Page from the Masnavi

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Due to the great fame of Rumi's Masnavi in the late Ottoman Empire, the Masnavi was studied not just in Mevlevi centers [tekke] for Mevlevi students, but for the general public. There used to be Masnavi libraries with ongoing classes throughout the Ottoman Empire. However, this gradually declined and the tradition of maintaining such centers has died out. In a book by Professor Franklin Lewis ("Rumi, Past and Present, East and West: The Life, Teachings and Poetry of Jalâl al-Din Rûmi," 2001, 2003 revised edition), he mentions that a Turkish-language poet named Fejzulah Hadzibajric (died 1990), who lived in the former Yugoslavia, ". . . kept alive the tradition of the Dâr al-Masnavi, or Masnavi College, and composed the most recent Masnavi commentary in a western language" (p. 475).

The last Dâr al-Masnavî in the Ottoman Empire was built in 1844 (Golpinarli asserted an earlier date, 1778) by a non-Mevlevi, Shaykh Morâd Bokhârî (died 1848) of the Naqshbandi Order it was built in the Çarshamba neighborhood in the Fatih district of Istanbul on what is presently named "Mesnevihane" Street. He "founded a Dâr al-Masnavi in Istanbul he began a commentary on the work in September 1839 and by the evening of April 25, 1845 was at work on Book 6" (Lewis, p. 480). Shaykh Morâd Bokhârî was allowed to wear a Mevlevi turban when he taught Masnavi.

Some buildings still remain of the old "Mesnevihane" (as it was called in Turkish): the mosque, also used as a classroom, a minaret shaped like a tall Mevlevi hat, a mausoleum (that contains the tomb of the founder), and an ablutions fountain. In former times there was a library, a room for devotional prayer-chanting [tevhidhane], a kitchen, dervish cells, and a part of the building reserved for men [selaml I k].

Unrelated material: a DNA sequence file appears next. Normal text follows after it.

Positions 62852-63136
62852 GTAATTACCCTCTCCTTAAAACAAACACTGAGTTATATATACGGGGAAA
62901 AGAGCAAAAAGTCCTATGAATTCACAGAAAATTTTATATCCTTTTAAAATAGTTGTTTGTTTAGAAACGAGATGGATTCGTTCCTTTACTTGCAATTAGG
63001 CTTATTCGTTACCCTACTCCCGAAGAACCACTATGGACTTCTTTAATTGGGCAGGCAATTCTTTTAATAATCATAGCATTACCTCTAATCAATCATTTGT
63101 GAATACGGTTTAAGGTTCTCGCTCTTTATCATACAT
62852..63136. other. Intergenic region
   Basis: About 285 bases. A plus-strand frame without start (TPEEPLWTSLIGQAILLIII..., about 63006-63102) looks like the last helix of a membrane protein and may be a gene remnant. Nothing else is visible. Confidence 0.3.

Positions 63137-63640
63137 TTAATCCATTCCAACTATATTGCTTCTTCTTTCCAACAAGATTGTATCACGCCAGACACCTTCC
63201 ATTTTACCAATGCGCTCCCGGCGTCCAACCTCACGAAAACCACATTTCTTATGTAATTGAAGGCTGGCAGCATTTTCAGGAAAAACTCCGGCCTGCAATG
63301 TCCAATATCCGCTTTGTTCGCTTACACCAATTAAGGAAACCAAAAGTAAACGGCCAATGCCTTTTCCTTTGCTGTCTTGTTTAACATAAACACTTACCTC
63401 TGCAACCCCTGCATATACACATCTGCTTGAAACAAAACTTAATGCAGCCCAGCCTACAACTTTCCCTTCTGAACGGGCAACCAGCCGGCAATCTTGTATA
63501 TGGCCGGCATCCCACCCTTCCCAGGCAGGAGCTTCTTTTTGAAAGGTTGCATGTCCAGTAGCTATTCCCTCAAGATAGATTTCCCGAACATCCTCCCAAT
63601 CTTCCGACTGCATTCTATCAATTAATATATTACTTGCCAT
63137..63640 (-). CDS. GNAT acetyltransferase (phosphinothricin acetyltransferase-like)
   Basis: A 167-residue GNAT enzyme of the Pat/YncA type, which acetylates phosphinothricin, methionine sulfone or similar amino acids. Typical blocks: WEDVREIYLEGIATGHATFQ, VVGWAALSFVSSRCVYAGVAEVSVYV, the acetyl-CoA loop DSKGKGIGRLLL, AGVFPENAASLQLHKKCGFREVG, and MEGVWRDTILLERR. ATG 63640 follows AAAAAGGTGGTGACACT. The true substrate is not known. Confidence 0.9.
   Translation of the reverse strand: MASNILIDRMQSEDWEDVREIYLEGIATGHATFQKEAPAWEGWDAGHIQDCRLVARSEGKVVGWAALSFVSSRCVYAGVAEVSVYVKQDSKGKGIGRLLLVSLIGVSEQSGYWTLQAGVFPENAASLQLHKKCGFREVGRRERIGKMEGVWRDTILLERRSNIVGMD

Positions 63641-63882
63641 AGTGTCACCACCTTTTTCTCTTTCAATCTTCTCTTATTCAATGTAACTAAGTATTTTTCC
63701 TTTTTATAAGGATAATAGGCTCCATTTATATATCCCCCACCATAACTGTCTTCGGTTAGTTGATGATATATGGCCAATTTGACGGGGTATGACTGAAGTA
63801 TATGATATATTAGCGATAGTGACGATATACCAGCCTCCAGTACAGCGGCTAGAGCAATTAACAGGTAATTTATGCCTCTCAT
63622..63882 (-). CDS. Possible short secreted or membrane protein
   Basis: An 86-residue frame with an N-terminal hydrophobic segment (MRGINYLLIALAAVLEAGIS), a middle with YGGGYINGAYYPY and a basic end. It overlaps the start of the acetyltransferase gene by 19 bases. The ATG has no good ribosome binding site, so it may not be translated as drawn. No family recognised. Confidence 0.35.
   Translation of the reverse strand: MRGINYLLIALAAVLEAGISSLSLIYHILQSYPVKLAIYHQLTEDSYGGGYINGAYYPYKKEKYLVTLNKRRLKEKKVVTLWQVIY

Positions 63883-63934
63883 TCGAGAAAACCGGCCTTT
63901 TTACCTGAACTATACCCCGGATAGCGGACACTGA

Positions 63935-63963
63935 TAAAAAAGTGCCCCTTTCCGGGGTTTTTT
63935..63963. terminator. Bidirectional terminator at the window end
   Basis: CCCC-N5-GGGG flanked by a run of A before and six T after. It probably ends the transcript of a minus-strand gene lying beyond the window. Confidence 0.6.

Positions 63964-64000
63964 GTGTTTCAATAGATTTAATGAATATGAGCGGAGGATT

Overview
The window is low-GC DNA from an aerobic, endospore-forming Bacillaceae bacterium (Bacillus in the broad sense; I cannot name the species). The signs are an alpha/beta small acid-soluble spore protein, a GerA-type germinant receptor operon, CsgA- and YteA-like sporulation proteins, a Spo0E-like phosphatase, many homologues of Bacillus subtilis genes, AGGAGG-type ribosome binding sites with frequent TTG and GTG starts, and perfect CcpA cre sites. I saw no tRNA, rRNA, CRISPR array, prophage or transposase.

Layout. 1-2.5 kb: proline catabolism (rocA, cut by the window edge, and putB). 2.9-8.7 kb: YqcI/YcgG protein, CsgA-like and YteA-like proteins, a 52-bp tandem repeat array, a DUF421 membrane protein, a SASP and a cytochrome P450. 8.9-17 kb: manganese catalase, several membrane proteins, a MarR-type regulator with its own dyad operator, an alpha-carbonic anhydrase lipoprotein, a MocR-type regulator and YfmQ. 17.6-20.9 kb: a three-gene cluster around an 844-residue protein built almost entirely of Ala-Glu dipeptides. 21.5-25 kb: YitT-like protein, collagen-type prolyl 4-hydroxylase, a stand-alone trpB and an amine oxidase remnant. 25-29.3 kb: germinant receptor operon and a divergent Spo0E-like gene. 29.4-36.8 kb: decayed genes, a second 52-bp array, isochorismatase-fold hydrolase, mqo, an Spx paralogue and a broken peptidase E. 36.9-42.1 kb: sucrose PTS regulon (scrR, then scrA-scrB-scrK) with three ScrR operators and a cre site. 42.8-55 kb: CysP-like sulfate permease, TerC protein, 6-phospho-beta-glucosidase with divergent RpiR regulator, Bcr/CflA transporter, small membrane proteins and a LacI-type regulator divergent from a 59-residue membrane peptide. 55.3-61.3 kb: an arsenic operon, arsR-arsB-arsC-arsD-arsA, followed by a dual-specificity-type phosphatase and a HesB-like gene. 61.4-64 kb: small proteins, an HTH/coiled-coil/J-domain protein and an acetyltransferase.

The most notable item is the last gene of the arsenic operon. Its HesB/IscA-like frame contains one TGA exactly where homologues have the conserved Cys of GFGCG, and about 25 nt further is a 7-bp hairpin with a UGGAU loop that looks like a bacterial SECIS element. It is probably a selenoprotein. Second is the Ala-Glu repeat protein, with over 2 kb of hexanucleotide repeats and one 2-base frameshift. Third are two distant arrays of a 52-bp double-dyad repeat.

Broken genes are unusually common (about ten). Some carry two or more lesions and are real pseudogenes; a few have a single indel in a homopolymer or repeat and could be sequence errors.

During the nineteenth century there was also another Dâr al-Masnavî in Istanbul, in Küçük Mustafapasha, where a well-known Masnavi teacher [Masnavî-khwân Turkish, Mesnevihan], Hoça Husameddin Efendi, taught.

In addition, the Masnavi was also taught in the Sultan's palace and in mosques in which the Sultan regularly attended for prayers. After Dâmâd Ibrahîm Pâshâ (died 1730) decreed that the Masnavi was to be taught in the religious college [madrassa] which had been built in his name in Hamzawiyâ, Masnavi became part of the curriculum in other religious colleges as well. The first Masnavi teacher at Fatih mosque was the Mevlevi Masnavi teacher, Esad Dede after him was Mevlevi Shaykh Karah I sarl I Ahmed Efendi.

After the Mevelevi Order, together with all other sufi orders, was made illegal by the modern Turkish Republic in 1925, the Masnavi was not taught in mosques or in public until 1948. At that time, Mevlevi Shaykh Tahiru 'l-Mevlevi Efendi (Tahir Olgun), began to teach Masnavi in Istanbul at the Suleymaniye and Laleli mosques until his death (1951). After that his successor, Mevlevi Shaykh Shefik Can Efendi [Shafîq Jân] taught Masnavi at several locations in Istanbul and Üsküdar from 1960 until his death (2005).

At the present time, a woman disciple of Shefik Can Efendi named Nur Art I ran (who used to assist him to teach public classes after his eyesight deteriorated in 1999) is teaching Mesnevi classes to the public in Istanbul and Üsküdar.

The following is translated from a chapter in a book about the Mevlevi tradition by the great Turkish Mevlevi scholar, Golpinarli (died 1982). It is translated here into English from a Persian translation of Golpinarli's work.

Studies of the Masnavi